One page of your paper should be comprised of the table. The analysis of the table of indicators is a second page. Finally, the last item (#4) should take up no less than three pages. Thus, your paper will be no less than five pages long (note: five pages is not four and a half). NOTE: See "Instructions for all writing assignments" below.

 

Writing Assignment #2: Due Saturday, November 18 (<-- note new date) at midnight [11:59 pm + one minute]. Revised versions based on feedback due Monday, November 27 by noon.

Each delegate will write two position papers in response to the Secretary-General's report, "Plan of Action to Prevent Violent Extremism" from December 24, 2015. The papers will address the two items for deliberation noted in the Overview above:

  1. Improving the United Nations Global Counter-Terrorism Strategy.
  2. Putting an end to ISIS terrorism (note that ISIS - Islamic State in Iraq and Syria - is sometimes referred to as ISIL - Islamic State in Iraq and the Levant). Consider them interchangeable in this simulation.

 

Instructions for position papers (slightly revised on 10/14 regarding citations and bibliography).

 

Sample position papers:

 

Published Position Papers

 

Preparation for Simulation

There are several steps you need to take to be prepared.

  1. Learn the basic rules for how the meeting is conducted (see next section).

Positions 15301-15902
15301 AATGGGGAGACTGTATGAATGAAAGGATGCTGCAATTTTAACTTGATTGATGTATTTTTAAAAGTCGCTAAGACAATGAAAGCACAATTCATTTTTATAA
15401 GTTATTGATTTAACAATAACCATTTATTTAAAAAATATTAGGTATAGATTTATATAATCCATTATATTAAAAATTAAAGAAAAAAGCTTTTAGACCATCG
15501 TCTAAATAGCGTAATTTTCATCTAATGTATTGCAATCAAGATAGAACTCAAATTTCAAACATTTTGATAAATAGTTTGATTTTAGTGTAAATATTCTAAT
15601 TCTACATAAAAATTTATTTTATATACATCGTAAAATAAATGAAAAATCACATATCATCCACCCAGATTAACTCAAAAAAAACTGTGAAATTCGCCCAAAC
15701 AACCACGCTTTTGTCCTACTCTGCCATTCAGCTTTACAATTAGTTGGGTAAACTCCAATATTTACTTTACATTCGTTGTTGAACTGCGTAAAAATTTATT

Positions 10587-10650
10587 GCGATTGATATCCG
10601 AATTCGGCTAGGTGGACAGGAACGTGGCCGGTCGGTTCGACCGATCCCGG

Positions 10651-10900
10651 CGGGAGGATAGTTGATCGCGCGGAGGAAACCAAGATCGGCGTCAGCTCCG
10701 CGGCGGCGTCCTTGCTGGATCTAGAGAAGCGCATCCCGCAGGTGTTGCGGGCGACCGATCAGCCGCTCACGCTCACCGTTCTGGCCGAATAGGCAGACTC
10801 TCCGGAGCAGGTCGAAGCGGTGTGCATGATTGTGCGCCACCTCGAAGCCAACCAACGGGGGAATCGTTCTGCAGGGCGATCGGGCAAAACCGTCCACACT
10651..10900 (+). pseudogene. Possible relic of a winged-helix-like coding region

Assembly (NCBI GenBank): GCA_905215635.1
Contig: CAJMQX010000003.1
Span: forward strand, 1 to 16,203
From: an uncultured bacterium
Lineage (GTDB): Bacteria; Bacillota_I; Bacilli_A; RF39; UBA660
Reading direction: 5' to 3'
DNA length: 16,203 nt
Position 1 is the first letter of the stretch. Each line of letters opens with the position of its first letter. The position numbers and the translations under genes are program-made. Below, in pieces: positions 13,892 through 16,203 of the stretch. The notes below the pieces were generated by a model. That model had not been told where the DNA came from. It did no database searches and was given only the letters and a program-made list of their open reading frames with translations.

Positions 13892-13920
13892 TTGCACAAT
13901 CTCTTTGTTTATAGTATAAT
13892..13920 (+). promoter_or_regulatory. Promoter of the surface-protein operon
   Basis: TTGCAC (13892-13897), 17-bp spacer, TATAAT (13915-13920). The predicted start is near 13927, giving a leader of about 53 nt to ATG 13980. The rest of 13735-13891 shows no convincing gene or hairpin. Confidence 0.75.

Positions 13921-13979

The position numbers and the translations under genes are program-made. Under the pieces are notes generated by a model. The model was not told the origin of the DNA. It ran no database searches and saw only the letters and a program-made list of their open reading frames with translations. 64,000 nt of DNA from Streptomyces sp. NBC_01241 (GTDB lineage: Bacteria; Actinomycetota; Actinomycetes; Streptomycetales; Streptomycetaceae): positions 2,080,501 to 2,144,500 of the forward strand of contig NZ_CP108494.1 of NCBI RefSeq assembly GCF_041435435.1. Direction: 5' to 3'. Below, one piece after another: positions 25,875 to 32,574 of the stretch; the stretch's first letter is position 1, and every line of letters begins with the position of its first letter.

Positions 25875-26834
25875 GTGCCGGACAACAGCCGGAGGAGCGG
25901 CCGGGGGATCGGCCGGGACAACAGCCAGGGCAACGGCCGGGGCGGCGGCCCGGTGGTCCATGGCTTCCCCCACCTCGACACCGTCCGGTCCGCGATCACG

2. Get accustomed to the norms for writing a resolution. See instructions and samples:
  1. Acquaint yourself with common action words for perambulatory and operative clauses.
  2. Sketch out the parameters of what you'd like to see in resolutions for each debate question (see overview). This might best be done in cooperation (to be done outside of class) with other countries you think are amenable to your approach. In general, you should go into the simulation aware of who your likely allies and opponents are.

 

Keys to success:

  1. Know your country.
  2. Know your allies.
  3. Know the issue.
  4. Know the rules.

 

Procedural Rules for Debate

[This link will become active before the simulation begins.]

 

Instructions For All Writing Assignments

Submitting assignments

  • You are required to submit your assignments in the elearning dropbox. I won't accept hard copies. Your papers must be in Microsoft Word compatible. (If you use Open Office, use this site to convert to docx format or see instructions here.) Note: Microsoft Works is not acceptable.